Esports Club Denied Access

Brooklyn Tech and Fort Hamilton already have esports clubs, but there’s concern that our wifi couldn’t handle it.  Photo Credit: Flickr

Brooklyn Tech and Fort Hamilton already have esports clubs, but there’s concern that our wifi couldn’t handle it. Photo Credit: Flickr


By EVELYN YU

Student gamers connect online with their friends, but is there a way for them to challenge fellow gamers face to face in school? Earlier this year, a group of students came together with the idea of creating an esports club for Midwood. But for now, it looks like access is denied.

Esports are competitive video games in which gamers are pitted against each other on teams. There are professional gamers who play against other top gamers. It’s similar to professional sports, but all the action happens on computers. Major competitions take place in large arenas, where spectators watch the game on large screens. Millions of other fans watch at home on TV or through online streaming. 

Vincent Li ’21 wanted to create a club at school where gamers could play together, learn, and improve. 

Li said, “Esports has the potential to improve communication, teamwork, reaction time, and most importantly, relieve stress.”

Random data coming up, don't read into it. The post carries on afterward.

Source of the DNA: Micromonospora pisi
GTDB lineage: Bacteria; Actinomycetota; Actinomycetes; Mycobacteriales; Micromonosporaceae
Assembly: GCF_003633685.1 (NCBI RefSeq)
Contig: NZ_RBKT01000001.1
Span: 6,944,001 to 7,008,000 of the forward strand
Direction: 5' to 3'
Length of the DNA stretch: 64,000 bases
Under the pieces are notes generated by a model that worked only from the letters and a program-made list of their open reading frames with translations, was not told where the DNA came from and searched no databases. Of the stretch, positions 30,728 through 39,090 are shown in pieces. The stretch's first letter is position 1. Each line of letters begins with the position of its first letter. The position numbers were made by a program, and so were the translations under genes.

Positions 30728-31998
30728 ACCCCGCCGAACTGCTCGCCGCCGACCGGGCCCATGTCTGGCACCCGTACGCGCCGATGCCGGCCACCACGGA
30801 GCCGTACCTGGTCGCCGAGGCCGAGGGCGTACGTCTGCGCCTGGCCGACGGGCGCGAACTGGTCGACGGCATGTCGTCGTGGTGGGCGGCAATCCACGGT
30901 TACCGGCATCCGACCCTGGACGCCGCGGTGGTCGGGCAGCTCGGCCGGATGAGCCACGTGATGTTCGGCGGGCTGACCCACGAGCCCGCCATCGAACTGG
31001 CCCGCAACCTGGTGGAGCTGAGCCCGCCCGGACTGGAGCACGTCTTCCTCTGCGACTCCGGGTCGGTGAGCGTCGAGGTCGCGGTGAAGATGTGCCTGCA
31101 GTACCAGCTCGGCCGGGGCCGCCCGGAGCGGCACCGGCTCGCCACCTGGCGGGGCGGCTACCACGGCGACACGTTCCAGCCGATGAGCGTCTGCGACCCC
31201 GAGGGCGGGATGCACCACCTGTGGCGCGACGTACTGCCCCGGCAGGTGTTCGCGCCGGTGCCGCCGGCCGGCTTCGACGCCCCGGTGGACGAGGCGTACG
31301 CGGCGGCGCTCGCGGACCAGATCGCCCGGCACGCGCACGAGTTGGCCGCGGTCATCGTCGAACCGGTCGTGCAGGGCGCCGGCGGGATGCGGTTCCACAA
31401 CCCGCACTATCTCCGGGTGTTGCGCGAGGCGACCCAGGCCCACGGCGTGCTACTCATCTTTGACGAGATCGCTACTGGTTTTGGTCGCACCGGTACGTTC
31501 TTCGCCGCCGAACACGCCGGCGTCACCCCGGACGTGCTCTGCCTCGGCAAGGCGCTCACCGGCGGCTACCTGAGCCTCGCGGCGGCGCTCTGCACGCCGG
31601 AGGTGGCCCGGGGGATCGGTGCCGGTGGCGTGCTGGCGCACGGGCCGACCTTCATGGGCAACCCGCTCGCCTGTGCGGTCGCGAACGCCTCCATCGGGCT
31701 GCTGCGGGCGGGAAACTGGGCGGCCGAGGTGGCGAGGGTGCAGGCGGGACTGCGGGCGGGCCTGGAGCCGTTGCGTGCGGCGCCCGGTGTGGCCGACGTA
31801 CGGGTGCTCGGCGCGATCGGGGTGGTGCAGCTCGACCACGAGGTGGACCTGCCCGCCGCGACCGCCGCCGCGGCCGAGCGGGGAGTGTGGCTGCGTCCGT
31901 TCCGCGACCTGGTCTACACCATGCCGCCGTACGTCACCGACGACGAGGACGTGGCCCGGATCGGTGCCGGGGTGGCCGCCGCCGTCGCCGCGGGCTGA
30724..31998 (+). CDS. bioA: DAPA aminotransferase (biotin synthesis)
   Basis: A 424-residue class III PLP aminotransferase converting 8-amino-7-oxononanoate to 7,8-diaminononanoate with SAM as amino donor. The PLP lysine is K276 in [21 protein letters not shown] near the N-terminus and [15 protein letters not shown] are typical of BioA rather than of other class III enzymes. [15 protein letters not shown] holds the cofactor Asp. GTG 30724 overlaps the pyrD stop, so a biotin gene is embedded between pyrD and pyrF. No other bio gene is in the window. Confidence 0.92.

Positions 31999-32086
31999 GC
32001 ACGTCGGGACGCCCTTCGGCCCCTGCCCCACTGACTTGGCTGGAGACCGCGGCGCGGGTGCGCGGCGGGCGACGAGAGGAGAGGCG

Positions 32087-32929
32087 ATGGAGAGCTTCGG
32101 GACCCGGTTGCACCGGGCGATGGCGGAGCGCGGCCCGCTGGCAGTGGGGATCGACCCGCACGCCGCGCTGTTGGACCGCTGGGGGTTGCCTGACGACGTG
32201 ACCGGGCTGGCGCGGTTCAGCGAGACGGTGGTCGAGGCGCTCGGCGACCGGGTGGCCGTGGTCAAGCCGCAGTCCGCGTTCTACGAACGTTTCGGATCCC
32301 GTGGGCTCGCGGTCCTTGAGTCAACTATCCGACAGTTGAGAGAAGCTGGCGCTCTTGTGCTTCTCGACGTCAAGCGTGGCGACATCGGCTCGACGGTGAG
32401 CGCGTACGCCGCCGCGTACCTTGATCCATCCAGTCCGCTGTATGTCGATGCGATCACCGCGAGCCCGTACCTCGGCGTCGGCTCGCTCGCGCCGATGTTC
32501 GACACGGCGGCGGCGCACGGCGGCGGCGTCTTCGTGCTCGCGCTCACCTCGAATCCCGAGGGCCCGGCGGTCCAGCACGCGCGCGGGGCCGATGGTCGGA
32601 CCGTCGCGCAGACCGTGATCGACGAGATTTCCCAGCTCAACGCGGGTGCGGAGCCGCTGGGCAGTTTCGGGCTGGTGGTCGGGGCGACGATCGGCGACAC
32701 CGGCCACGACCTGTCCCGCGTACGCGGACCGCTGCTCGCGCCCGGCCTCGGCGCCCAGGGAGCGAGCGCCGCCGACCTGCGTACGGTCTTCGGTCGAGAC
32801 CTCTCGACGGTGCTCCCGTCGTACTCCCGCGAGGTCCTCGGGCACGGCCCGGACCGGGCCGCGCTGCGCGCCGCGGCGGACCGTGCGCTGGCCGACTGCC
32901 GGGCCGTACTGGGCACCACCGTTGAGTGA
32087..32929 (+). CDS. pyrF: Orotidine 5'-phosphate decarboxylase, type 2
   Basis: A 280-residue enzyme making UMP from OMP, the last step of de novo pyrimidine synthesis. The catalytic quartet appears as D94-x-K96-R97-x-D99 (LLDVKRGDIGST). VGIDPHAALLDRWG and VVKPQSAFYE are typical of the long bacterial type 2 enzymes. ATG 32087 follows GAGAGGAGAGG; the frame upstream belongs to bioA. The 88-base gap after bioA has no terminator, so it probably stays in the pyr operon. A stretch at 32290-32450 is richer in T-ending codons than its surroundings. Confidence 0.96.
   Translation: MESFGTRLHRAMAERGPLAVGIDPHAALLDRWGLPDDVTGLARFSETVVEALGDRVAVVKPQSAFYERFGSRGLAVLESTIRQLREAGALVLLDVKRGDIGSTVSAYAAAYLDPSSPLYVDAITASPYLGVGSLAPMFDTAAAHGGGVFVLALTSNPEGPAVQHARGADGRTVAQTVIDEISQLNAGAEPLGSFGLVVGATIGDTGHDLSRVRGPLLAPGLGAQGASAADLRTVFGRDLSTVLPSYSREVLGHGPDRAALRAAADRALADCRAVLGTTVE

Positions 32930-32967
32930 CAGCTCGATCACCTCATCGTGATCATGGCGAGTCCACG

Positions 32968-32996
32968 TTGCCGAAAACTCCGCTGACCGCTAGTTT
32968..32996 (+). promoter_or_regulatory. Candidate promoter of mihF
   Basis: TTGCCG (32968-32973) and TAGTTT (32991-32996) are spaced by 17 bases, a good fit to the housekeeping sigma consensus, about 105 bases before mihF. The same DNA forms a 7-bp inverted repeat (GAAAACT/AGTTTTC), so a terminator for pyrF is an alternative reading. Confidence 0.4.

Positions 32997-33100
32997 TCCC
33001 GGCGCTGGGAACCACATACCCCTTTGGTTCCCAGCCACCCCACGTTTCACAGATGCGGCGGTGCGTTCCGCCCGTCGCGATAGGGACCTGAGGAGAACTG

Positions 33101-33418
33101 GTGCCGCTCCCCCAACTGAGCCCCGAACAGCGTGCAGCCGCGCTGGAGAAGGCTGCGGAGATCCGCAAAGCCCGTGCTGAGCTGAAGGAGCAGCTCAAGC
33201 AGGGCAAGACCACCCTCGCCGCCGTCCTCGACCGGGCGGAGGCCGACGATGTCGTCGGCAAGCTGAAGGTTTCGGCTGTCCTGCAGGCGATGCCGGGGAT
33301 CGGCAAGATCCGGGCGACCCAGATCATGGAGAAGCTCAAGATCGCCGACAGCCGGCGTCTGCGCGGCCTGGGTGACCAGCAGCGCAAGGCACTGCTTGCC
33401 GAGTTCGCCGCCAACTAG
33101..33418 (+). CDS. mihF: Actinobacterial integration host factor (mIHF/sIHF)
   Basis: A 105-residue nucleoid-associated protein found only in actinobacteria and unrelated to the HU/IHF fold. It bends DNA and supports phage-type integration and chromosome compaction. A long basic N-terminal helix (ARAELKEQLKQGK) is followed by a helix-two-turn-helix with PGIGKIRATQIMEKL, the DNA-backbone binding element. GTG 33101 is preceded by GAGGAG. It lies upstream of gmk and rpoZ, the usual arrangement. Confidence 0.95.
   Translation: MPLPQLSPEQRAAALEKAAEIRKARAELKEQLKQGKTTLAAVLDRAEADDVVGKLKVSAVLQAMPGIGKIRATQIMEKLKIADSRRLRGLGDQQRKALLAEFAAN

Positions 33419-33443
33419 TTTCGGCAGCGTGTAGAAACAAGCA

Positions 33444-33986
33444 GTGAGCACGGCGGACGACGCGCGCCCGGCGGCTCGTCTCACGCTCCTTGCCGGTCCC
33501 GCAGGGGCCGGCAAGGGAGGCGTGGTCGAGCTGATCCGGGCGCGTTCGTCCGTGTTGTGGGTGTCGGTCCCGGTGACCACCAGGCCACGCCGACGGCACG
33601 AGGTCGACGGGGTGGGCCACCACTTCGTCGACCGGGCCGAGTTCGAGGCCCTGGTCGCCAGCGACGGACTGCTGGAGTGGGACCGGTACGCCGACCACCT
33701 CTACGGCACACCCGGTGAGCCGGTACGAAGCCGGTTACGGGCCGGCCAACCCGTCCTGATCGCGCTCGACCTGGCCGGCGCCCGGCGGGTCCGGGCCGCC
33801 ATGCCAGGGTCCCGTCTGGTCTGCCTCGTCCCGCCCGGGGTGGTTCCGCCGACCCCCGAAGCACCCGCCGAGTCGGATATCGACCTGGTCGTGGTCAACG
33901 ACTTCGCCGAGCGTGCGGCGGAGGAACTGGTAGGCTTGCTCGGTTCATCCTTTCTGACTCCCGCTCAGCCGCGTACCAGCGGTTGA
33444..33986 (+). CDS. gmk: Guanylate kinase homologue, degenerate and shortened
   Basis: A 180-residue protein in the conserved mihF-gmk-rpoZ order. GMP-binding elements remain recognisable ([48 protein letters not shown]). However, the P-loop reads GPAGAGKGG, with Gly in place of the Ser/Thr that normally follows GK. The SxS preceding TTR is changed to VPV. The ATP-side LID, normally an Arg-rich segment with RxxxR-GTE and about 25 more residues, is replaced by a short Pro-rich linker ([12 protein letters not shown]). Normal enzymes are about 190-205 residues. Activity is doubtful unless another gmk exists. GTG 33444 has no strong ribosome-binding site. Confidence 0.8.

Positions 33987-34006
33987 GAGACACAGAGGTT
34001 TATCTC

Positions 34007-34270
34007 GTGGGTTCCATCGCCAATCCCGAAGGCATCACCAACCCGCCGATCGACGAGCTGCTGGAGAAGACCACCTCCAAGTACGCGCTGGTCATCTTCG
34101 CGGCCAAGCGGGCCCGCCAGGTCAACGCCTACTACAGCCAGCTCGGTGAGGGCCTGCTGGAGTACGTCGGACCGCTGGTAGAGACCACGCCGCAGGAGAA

However, the school has rejected the club multiple times, and there’s a chance it will never happen. Jeffrey Li ’20, the vice president of the would-be club, said, “The school bandwidth couldn’t handle an esports club with many users playing at the same time as well as regular school going on.”

Bandwidth refers to the reach and capacity of the school’s wifi connection. 

Since Midwood’s wifi is controlled by the Department of Education, there is no way the school can change the wifi reach unless the DOE increases it.

However, other schools like Brooklyn Tech and Fort Hamilton have esports clubs. So, the Midwood students are asking, why can’t we?

Jeffrey Li said, “I think that our school bandwidth could handle the esports club, under some moderation of course, especially since we planned on having the club only during 10th and 11th periods when there are fewer students and teachers needing the bandwidth.”

Jonathan Li ’20, the prospective junior club president, said, “League of Legends is really popular, so like if it becomes a club, they’re afraid too many people would join it, and it wouldn’t work out in the end.”

“I can definitely understand the reason why they rejected the club,” said Vincent Li. “However, I think that the school should be more open towards esports, as it is now the age of technology. Esports has become very popular.” 

Though online gaming is only growing more popular, schools might not be the place for it, at least not until our wifi can support it. 

Jeffrey Li said, “But if a big school like Brooklyn Tech can handle an esports club and still not have internet conflicts, Midwood should be able to support one, too.”


FeaturesCasey Levinson